Family lore indicates that land was granted to the Armstrong family in 1757 for South Portland, which is now Cape Elizabeth, Maine.  This land had been kept in the family for well over 100 years.  There are records that indicate additional land grants which go back even further, but that will be the subject for a future post.

John Armstrong (Born:  Feb 24, 1782) died in 1838, leaving his land and apparently his entire estate to his wife. Betsey Woodbury Dyer Armstrong.

Prior to marrying Betsey, John Armstrong has been married to Rhoda Miller.  John and Rhoda appear to have had three children:  Simon, William and Mary Armstrong.  Both Simon and William died in their 20's.  Rhoda Miller Armstrong died fairly young in 1816.

John Armstrong remarried about a year later in 1817 to Betsey Woodbury Dyer.  Betsey was a widow.  She had at least three children from her first marriage with William Dyer including:  Woodbury Dyer, William Dyer and Benjamin Dyer.

John and Betsey had at least 6 children together including:  Eben, Lucy, John B, Israel, Arthur B and George P Armstrong.

Betsey died on April 21, 1876 at the age of 88.  The disposition of her estate took a long time and was finally resolved in 1897.

The Armstrong family land holding appeared to be about 475 acres which was divided into 8 equal sized lots for the following heirs:

  1. John B. Armstrong (He received one lot as well as the existing house and barn)
  2. Lucy Armstrong Walton (Lucy Armstrong married William Walton)
  3. Mark W & Henry B Walton (Lucy and William Walton's sons)
  4. Mary L. Armstrong
  5. Benjamin Dyer (Benjamin was Betsey's son from her marriage to William Dyer)
  6. Mary Strout (Not sure if this is Eben Armstrong's wife who has remarried)
  7. Arthur Armstrong's heirs (I don't have an exact date of death, but it appears that Arthur Armstrong died prior to disposition of his mother's estate ***Update****  Arthur B. Armstrong died in San Francisco, CA Nov 18, 1893)
  8. Joseph W. Armstrong (Joseph is Israel Armstrong's oldest son)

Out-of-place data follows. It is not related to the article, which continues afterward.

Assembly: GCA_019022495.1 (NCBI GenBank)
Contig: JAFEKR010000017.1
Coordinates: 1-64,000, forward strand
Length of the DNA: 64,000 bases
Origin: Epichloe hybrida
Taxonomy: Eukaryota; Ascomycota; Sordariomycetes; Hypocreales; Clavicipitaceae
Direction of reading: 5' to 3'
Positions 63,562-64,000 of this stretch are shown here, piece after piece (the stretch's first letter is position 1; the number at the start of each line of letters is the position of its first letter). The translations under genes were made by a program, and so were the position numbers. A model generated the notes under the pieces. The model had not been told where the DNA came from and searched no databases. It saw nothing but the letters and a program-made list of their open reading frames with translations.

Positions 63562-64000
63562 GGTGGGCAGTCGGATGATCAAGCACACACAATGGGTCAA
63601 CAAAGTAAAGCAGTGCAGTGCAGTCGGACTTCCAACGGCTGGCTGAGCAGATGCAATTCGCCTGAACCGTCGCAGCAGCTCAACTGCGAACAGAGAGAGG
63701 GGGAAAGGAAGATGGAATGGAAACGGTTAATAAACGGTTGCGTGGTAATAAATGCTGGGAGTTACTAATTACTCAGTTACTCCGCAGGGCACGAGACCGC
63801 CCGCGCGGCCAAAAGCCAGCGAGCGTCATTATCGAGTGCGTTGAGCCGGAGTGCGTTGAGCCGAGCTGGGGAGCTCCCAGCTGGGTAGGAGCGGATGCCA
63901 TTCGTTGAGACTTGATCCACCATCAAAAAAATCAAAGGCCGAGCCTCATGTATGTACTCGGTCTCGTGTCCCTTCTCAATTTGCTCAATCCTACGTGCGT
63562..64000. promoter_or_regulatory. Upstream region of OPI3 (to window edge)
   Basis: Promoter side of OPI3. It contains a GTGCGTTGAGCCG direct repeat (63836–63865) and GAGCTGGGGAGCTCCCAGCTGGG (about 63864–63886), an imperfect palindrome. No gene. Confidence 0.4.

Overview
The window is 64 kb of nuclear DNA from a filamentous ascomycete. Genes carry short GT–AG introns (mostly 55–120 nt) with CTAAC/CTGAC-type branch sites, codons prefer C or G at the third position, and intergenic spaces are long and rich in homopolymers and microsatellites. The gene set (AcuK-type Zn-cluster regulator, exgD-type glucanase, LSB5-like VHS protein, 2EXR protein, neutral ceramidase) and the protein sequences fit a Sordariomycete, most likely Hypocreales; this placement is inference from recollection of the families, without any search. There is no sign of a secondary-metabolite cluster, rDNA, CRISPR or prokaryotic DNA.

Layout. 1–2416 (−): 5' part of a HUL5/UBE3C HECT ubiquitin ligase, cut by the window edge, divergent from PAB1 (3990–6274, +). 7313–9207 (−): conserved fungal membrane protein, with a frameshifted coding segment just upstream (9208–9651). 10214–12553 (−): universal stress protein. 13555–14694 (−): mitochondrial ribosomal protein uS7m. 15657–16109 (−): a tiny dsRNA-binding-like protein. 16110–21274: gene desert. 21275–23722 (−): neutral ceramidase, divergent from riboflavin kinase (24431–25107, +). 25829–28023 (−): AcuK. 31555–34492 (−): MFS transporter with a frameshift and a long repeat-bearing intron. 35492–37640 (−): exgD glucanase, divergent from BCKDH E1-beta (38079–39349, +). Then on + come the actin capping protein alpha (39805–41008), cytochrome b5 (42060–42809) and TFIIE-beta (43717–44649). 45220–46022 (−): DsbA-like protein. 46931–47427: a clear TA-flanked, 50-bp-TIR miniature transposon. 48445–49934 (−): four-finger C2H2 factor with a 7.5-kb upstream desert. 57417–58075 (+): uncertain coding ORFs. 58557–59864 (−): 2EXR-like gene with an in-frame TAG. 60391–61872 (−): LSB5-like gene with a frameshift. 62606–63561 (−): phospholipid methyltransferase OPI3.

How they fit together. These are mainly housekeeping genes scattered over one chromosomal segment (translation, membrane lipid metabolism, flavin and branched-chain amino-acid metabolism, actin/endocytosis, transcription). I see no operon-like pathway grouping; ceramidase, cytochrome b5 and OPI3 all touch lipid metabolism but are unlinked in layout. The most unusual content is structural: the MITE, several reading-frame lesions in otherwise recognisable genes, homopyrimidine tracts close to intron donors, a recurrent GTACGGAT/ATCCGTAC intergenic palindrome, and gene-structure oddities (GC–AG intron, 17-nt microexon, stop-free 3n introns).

Each lot was approximately 135ft of frontage on Shore Road and the lot went back approx. 19,000 ft.   These were very long thin lots.  Each division was roughly 60 acres.

The Armstrong family house at 905 Shore Road is still there today.

Tuesday, August 16, 2011

Tombstone Tuesday - The Armstrongs and Woodburys of Cape Elizabeth, Maine

I live in Florida, but was recently visiting New England to visit family.  I was lucky enough to spend a few hours in Portland and Cape Elizabeth, Maine (the long-time home of many of my Armstrong and Woodbury ancestors).

I had contacted Mt. Pleasant Cemetery in S. Portland, before my visit.  The caretaker was able to direct me to many of the graves of my ancestors.  Here are the ones I was able to capture.

John Armstrong (24 Feb 1787 - 27 May 1838) - Revolutionary War Veteran (my 3rd great-grandfather)

Betsey Woodbury Armstrong (16 Nov 1787 - 21 Apr 1876) - John's wife

John B. Armstrong (My 2nd great-grandfather), Jennie Campbell Armstrong and Clarence W. Armstrong

Robert E. Armstrong (My great-grandfather), Elizabeth M. Fuller Armstrong

Hugh Woodbury (My 5th great-grandfather) and his wife Jane Green Woodbury

I recently joined BillionGraves.  They have a goal of capturing gravestones for over a Billion graves all over the world.  This month they have a contest for those people who capture 1,000 or more gravestones using their iPhone app by August 31st get a BillionGraves T-shirt.  I am up for the challenge and think I can do it.

Check out their website for more details.  I am a big believer in having all tombstones available online.